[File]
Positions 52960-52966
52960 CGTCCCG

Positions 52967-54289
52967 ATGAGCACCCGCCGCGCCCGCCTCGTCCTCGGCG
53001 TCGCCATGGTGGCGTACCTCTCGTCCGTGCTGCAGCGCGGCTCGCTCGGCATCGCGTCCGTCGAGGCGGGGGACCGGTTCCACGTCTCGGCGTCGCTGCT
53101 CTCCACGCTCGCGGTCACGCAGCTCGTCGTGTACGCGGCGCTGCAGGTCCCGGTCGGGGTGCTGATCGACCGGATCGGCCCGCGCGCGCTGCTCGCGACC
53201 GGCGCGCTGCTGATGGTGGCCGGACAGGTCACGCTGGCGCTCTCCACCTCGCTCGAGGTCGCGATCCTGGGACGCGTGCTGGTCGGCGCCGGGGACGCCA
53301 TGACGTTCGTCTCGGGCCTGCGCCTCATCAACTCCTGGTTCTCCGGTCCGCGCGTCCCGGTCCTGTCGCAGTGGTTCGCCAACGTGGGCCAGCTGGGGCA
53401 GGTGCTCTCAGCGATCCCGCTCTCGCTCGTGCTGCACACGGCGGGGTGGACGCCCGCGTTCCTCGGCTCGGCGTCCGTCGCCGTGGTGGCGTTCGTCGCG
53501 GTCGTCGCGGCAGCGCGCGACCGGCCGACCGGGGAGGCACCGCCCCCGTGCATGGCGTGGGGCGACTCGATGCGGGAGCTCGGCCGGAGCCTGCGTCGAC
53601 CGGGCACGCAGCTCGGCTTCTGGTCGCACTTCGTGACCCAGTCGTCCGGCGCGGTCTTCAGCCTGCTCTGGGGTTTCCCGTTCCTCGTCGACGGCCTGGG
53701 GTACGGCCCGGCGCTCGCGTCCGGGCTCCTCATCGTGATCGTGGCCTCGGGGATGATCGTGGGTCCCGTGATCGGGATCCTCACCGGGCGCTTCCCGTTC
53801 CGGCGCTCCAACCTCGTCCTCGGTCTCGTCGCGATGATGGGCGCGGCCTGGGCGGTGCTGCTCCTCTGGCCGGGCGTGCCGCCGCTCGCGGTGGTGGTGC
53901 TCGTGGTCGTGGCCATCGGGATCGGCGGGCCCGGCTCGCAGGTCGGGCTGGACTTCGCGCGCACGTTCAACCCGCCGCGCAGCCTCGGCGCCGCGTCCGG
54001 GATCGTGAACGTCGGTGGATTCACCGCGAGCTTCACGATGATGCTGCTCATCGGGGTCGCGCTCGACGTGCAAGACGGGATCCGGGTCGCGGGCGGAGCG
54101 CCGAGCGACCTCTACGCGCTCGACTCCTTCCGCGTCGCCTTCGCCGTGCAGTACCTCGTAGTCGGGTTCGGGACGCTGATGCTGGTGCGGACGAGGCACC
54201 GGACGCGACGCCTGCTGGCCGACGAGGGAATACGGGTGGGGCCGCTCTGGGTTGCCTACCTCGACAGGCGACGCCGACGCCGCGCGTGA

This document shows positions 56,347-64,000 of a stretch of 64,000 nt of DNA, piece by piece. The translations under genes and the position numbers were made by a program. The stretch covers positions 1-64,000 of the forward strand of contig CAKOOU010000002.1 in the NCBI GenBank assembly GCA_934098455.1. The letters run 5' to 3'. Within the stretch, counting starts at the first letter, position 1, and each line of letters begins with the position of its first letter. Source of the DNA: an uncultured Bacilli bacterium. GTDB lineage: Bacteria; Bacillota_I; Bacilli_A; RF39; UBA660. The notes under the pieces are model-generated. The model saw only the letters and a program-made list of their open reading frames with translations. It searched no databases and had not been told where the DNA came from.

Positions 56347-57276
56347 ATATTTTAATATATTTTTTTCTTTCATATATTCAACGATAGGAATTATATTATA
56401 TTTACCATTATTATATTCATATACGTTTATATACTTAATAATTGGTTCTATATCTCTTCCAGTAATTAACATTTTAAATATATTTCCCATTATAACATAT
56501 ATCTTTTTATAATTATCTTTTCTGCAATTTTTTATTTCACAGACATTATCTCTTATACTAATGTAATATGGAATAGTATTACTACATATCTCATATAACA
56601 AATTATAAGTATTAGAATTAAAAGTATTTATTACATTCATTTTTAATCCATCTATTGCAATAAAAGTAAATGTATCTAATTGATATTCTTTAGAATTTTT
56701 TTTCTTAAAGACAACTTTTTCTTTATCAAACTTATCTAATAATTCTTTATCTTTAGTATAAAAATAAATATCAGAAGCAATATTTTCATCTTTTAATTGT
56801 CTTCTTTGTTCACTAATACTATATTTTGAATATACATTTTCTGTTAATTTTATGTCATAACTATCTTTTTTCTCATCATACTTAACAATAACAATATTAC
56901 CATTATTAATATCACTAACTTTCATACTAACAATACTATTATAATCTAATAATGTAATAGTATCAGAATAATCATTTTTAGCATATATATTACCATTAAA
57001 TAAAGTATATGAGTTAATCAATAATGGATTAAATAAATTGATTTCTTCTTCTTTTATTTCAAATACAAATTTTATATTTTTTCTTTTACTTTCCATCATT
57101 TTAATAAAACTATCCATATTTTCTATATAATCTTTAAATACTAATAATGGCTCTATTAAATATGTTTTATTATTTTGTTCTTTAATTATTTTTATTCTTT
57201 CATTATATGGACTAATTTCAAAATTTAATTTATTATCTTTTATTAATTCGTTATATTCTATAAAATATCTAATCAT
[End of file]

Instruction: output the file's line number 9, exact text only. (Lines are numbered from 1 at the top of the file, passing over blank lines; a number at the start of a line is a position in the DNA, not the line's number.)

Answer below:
53401 GGTGCTCTCAGCGATCCCGCTCTCGCTCGTGCTGCACACGGCGGGGTGGACGCCCGCGTTCCTCGGCTCGGCGTCCGTCGCCGTGGTGGCGTTCGTCGCG